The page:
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Home > Hardware Reviews > Cooling Systems

Friday, July 22, 2005
Vantec Mach1

1. Introduction

Vantec Thermal Technologies was established in 1994 and since then has manufactured a variety of products for both "mainstream and enthusiast users". Cooling solutions, peripherals, storage devices, power supplies, PC modifications, even Notebook accessories are some of the products from Vantec available on the market.

One of its latest releases is the "Mach1" CPU cooler and we will be taking a closer look at what this Vantec cooler can do.

Design and Specifications...

Vantec has created a very "sleek", as the manufacturer calls it, design. Indeed, for a CPU cooler this is a very interesting design that will catch your eye. But it is not all just looks. The design also helps with the heat dissipation, directing the hot air out of the back of the cooler. The 83x79x84mm CPU fansink consists of a 70x70x15mm fan, two copper heat-pipes and 33 full copper fins.

The stylish mach1 CPU cooler...

Vantec used a copper base located on the bottom of the heatsink. It's not just a copper core like we are used to, but a wide copper base. This is meant to help increase with the transfer of heat, travelling from the base to the heat-pipes to the fins, resulting in better heat management and CPU cooling.

The copper base of the Mach1

Here are the detailed specifications as provided by Vantec:

Vantec mach1

Product Name



Heat Sink : 83x79x84mm
Fan : 70x70x15mm


Ball bearing

Rated speed

2800-3800 RPM

Rate Current


Noise level

29-34 dBA




0.10 A


Intel Pentium 4 (socket 478)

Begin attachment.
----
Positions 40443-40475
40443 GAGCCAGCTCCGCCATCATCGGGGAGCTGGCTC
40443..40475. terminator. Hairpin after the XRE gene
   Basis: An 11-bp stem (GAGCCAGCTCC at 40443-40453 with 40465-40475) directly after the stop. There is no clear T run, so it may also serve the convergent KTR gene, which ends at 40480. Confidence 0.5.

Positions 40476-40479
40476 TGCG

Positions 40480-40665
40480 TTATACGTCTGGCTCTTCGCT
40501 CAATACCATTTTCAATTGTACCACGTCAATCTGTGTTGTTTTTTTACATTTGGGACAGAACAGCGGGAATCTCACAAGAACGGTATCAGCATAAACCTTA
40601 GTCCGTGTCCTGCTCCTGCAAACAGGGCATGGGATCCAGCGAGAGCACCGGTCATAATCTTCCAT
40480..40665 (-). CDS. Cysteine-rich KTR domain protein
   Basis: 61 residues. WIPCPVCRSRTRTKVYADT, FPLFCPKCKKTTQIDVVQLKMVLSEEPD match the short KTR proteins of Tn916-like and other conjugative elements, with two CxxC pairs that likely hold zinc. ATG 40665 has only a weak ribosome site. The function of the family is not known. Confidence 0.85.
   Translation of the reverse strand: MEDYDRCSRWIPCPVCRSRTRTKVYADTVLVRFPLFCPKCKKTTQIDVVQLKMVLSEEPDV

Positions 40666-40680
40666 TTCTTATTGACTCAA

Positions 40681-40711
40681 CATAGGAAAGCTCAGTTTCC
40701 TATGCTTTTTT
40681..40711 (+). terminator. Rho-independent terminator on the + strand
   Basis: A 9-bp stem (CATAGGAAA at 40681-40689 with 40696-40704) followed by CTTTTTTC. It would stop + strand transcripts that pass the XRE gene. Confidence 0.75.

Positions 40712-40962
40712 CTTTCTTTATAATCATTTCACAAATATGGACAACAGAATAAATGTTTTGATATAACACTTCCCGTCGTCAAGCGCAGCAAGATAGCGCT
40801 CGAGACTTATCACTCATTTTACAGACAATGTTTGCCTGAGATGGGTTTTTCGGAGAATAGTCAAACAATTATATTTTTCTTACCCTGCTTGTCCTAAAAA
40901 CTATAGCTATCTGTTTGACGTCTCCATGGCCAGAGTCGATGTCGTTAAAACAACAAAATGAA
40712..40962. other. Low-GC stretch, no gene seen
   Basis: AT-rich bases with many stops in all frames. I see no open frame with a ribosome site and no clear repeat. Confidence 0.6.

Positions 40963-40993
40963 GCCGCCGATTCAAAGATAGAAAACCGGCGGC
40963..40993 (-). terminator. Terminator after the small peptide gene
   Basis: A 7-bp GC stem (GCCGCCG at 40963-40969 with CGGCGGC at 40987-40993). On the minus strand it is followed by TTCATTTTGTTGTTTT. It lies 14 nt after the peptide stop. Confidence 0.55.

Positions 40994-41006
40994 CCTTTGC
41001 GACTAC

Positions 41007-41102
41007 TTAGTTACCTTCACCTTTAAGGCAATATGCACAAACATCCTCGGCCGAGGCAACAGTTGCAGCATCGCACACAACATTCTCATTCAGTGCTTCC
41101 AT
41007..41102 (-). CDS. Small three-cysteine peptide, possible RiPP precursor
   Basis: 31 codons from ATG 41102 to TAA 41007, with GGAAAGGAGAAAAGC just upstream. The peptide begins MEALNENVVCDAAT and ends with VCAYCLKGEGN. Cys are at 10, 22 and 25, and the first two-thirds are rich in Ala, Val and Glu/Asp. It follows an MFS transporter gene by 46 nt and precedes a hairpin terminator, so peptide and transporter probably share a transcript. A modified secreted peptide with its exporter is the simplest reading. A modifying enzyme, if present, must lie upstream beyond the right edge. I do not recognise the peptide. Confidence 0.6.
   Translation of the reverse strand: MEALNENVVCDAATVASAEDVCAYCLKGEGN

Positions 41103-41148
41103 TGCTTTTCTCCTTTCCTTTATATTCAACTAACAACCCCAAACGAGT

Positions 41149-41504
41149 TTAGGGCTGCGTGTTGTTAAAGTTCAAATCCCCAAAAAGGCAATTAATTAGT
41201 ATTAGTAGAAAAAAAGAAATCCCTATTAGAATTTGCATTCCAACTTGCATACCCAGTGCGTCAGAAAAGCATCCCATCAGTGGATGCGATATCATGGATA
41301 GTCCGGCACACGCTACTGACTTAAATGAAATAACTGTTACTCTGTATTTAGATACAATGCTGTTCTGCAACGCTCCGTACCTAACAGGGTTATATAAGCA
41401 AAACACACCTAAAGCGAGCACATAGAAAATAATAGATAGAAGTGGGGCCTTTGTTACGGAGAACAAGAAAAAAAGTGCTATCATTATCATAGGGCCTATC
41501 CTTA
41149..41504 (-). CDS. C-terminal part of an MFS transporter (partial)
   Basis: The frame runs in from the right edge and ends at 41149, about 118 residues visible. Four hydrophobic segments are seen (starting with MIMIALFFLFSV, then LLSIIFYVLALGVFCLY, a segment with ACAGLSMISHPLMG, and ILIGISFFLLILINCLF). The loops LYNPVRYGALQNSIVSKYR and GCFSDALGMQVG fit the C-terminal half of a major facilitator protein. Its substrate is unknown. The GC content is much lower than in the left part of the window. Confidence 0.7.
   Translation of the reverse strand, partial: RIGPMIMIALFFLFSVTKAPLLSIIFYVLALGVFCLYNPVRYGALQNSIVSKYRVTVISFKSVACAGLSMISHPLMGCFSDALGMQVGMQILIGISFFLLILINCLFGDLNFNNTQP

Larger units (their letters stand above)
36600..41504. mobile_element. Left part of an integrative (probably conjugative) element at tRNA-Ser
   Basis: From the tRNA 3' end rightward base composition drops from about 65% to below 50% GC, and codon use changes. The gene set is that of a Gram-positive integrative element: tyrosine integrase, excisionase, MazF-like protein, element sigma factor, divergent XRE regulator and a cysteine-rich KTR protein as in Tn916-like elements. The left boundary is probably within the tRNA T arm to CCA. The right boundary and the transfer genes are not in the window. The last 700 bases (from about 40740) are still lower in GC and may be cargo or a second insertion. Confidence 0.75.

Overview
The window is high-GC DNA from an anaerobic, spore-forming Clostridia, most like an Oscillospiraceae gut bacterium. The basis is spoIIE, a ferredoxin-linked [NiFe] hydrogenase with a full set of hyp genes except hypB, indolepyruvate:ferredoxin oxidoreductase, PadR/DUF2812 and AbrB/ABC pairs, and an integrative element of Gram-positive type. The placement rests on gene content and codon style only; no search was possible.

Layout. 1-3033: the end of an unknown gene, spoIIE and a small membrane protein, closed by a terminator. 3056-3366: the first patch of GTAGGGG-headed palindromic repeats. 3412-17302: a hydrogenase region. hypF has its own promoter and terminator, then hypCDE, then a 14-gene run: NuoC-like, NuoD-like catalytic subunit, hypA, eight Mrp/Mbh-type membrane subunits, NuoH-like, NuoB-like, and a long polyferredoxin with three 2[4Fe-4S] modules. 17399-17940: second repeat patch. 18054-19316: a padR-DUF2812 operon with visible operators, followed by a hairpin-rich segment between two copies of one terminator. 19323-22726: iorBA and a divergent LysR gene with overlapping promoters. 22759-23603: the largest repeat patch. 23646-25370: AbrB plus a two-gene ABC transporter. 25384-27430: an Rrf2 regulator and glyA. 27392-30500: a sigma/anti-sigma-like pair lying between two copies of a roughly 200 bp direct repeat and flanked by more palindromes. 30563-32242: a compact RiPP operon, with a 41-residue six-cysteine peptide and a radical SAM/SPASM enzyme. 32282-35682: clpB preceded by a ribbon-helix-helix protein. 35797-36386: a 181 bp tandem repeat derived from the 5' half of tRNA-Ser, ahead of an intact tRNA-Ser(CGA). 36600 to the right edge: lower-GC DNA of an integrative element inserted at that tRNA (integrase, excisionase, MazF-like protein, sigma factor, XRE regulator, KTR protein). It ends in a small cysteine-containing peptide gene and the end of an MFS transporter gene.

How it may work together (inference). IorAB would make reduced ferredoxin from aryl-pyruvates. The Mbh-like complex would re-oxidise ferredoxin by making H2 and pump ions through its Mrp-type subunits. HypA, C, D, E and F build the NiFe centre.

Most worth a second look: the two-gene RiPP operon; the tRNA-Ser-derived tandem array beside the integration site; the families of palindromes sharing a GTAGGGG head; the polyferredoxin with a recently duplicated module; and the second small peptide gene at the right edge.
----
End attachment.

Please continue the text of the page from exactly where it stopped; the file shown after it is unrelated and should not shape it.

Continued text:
AMD Athlon 64 (socket 754, 939)
AMD Athlon 64FX (socket 939, 940)
AMD Sempron (socket 754)
  AMD Opteron (socket 940)

Thermal type

White grease

According to Vantec: "Virtually all heatsinks (with few exceptions) utilize copper, aluminum, or a mixture of both. Aluminum is by far the most popular metal used, and for good reason. Aluminum is lightweight (26.9815g/mol), a good heat conductor (237k (W/m·K)), and inexpensive. Copper is the other most popular material used. While copper is a much better heat conductor (401k (W/m·K)), it weighs almost 3 times as much (63.546g/mol) and is more expensive. Copper also takes a longer time to dissipate heat, though it absorbs much quicker.

A large, solid copper heatsink would be best at transferring heat, but the immense weight could literally rip the CPU socket off the motherboard (as they are usually mounted vertically). Most copper heatsinks are either not very large or consist mostly of fins. For this reason, manufacturers often design heatsinks with an aluminum body, but with a copper base and/or fins. This minimizes the weight and cost, while still utilizing the effectiveness of copper at transferring heat. The copper quickly absorbs the heat from the processor, allowing the aluminum to draw the heat from the copper and dissipates it.

The fan rotates at high speeds, ranging from 2800 to 3800 RPM so don't expect a low noise CPU cooler. Even at low speeds, the CPU fansink remains noisy. The RPM can be adjusted with the fan controller switch which is included in the retail package though its installation is not mandatory.

the airflow as depicted in the above picture...

A large "plus" for the Vantec CPU cooler is its compatibility with a wide variety of CPUs as the table above shows. So lets move on to the installation, which surprisingly enough was extremely easy on our Intel test PC.

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